This will generate the output

Content-Type: text/html\n\n

Simple HTML Output

cgicc provides one class for every HTML tag defined in the HTML 4.0 standard in the header file "cgicc/HTMLClasses.h". These classes have the same name as the HTML tags. For example, in HTML, to indicate the start of a document you write <html> ; this can be accomplished using cgicc by writing

cout << html() << endl;

The class html keeps state internally, so the code above will produce as output <html>; conversely, the code

cout << html() << "html text!" << html() << endl;

will produce as output <html>html text!</html>.

All of cgicc's HTML output classes are subclasses of the abstract class cgicc::HTMLElement. You can embed the text for the element directly in the constructor:

cout << html("html text!") << endl;

Furthermore, it is possible to embed one cgicc::HTMLElement in another:

cout << head(title("Title")) << endl;

This produces as output


And, if you wish be more specific about the type of HTML 4.0 you are going to return (strict, transitional, or frameset), you can use the class cgicc::HTMLDoctype before the cgicc::html tag:

cout << HTMLDoctype(HTMLDoctype::eStrict) << endl;

which produces


More Complex HTML Output

In real HTML, most tags possess a set of attributes. For example, the HTML <img> tag requires certain attributes specifying the source image file, the image width, height, and so on. There are a bewildering number of possible attributes in HTML 4.0. For a definitive list, see the HTML 4.0 specification at A typical <img> tag might look like:

<img src="file.jpg" width="100" height="100" alt="description" />

This tag has four attributes: src, width, height, and alt, with the values file.jpg, 100, 100, and description, respectively. Attributes in HTML tags are represented by the class cgicc::HTMLAttribute, which essentially is a name/value pair. To build an cgicc::HTMLElement containing cgicc::HTMLAttribute objects, use the set method on cgicc::HTMLElement. To generate the <img> tag given above:

cout << img().set("src", "file.jpg")
             .set("width", "100").set("height", "100")
             .set("alt", "description") << endl;

In a similar way, multiple cgicc::HTMLElement objects may be embedded at the same level inside another cgicc::HTMLElement. To build an cgicc::HTMLElement containing multiple embedded cgicc::HTMLElement objects, use the add method on cgicc::HTMLElement:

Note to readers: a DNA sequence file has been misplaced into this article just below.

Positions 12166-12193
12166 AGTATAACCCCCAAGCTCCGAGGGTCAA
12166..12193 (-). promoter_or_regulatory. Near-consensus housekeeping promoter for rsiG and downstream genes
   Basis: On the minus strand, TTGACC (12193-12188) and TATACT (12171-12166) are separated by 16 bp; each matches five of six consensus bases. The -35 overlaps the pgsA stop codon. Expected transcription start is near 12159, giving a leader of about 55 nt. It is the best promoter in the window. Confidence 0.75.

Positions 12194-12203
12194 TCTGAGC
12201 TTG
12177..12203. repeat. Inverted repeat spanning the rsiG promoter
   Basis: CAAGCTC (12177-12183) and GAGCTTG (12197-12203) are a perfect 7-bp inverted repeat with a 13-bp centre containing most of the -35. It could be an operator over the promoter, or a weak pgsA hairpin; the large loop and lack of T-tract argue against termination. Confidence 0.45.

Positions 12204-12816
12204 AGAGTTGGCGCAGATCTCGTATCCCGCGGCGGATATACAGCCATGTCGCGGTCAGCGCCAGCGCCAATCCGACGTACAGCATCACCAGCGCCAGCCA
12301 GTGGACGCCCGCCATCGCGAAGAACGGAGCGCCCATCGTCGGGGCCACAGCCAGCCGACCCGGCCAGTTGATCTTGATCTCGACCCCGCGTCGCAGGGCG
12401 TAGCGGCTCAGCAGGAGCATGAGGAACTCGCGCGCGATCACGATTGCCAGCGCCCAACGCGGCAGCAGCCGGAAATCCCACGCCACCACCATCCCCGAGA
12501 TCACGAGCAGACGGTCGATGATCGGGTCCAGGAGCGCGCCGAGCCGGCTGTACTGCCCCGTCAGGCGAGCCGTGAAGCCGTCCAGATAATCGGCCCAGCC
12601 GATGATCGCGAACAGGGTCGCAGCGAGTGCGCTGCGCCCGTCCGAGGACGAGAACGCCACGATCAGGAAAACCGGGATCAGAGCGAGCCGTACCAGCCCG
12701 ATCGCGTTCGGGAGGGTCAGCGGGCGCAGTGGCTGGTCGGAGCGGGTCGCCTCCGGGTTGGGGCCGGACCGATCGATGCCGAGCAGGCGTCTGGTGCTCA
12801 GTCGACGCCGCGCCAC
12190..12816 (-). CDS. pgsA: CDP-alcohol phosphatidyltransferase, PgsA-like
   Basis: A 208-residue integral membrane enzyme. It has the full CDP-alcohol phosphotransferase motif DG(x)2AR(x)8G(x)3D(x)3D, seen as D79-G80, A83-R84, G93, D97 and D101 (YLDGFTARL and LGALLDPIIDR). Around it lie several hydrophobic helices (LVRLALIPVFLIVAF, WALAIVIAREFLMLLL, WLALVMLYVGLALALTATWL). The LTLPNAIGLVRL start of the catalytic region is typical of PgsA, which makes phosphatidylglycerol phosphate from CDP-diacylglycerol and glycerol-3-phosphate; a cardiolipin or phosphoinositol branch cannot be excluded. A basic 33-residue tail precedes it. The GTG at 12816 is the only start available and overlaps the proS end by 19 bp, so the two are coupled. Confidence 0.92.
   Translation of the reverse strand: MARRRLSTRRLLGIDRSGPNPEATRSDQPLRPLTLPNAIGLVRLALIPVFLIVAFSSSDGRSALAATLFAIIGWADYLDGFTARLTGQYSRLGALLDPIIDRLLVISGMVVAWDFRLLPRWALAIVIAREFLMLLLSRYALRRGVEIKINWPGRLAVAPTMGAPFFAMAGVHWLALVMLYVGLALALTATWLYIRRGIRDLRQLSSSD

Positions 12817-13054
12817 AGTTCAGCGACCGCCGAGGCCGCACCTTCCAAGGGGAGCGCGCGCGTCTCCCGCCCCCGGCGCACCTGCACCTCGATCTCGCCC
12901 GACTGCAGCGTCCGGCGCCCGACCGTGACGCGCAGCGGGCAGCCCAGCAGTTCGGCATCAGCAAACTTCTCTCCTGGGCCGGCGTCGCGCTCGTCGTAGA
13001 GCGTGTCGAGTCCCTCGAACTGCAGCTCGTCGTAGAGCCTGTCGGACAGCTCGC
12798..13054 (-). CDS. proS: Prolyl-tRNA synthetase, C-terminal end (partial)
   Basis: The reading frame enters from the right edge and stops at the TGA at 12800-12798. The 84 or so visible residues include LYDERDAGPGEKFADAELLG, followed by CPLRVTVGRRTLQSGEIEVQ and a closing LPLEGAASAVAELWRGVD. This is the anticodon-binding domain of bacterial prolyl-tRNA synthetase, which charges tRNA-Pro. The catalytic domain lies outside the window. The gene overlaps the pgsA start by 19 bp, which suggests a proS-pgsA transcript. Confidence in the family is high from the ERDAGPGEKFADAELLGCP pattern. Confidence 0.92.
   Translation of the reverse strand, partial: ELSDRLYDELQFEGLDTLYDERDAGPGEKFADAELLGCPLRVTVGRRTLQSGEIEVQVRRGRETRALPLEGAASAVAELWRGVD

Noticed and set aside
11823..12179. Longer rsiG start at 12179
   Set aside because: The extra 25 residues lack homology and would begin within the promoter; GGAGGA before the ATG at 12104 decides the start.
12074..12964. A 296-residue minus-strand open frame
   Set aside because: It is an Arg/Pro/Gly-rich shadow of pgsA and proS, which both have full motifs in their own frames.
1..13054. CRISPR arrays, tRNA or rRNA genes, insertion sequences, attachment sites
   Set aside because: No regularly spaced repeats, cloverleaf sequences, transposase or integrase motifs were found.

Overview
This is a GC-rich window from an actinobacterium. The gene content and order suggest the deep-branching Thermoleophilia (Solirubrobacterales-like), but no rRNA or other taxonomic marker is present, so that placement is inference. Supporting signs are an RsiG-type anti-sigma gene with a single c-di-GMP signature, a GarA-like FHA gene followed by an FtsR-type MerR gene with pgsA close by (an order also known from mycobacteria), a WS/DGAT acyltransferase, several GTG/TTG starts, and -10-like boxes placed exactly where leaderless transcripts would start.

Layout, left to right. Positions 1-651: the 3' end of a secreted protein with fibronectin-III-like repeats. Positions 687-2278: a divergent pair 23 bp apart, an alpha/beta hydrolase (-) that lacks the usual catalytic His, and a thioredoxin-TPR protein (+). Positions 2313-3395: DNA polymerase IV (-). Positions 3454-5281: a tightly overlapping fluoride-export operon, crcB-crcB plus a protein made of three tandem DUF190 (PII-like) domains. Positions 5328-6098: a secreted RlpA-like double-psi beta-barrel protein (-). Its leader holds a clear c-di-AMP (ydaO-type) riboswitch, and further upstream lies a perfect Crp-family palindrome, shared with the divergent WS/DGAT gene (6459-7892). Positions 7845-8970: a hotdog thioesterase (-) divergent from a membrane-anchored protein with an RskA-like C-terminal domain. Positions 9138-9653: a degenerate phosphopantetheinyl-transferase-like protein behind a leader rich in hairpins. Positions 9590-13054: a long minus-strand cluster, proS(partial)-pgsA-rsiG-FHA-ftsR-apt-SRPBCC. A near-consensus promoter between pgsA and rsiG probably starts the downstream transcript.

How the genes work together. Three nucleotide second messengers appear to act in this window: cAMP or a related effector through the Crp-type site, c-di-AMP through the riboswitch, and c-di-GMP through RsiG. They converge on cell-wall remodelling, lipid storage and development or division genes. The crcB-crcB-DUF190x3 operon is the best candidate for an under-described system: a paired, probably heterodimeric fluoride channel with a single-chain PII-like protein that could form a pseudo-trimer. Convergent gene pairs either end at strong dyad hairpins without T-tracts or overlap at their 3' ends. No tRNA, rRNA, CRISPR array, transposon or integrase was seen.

cout << tr().add(td("0")).add(td("1")).add(td("2")) << endl;

This produces as output


Notes on Output

All of cgicc's output is written to a C++ standard output stream, usually cout. It is not necessary to use cgicc's HTML output classes; they are provided as a convenience. If you prefer, you may output the HTML code directly to cout.

The Complete Example

The code below is a complete CGI program that synthesizes all the sample code given above.

#include <iostream>
#include <vector>
#include <string>

#include "cgicc/Cgicc.h"
#include "cgicc/HTTPHTMLHeader.h"
#include "cgicc/HTMLClasses.h"

using namespace std;
using namespace cgicc;

main(int argc, 
     char **argv)
   try {
      Cgicc cgi;

      // Send HTTP header
      cout << HTTPHTMLHeader() << endl;

      // Set up the HTML document
      cout << html() << head(title("Cgicc example")) << endl;
      cout << body() << endl;

      // Print out the submitted element
      form_iterator name = cgi.getElement("name");
      if(name != cgi.getElements().end()) {
         cout << "Your name: " << **name << endl;

      // Close the HTML document
      cout << body() << html();
   catch(exception& e) {
      // handle any errors - omitted for brevity

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GNU cgicc - A C++ class library for writing CGI applications
Copyright © 1996 - 2002 Stephen F. Booth
Permission is granted to copy, distribute and/or modify this document under the terms of the GNU Free Documentation License, Version 1.1 or any later version published by the Free Software Foundation; with no Invariant Sections, with no Front Cover Texts, and with no Back-Cover Texts.
Documentation generated Sun Mar 17 16:40:57 2002 for cgicc by doxygen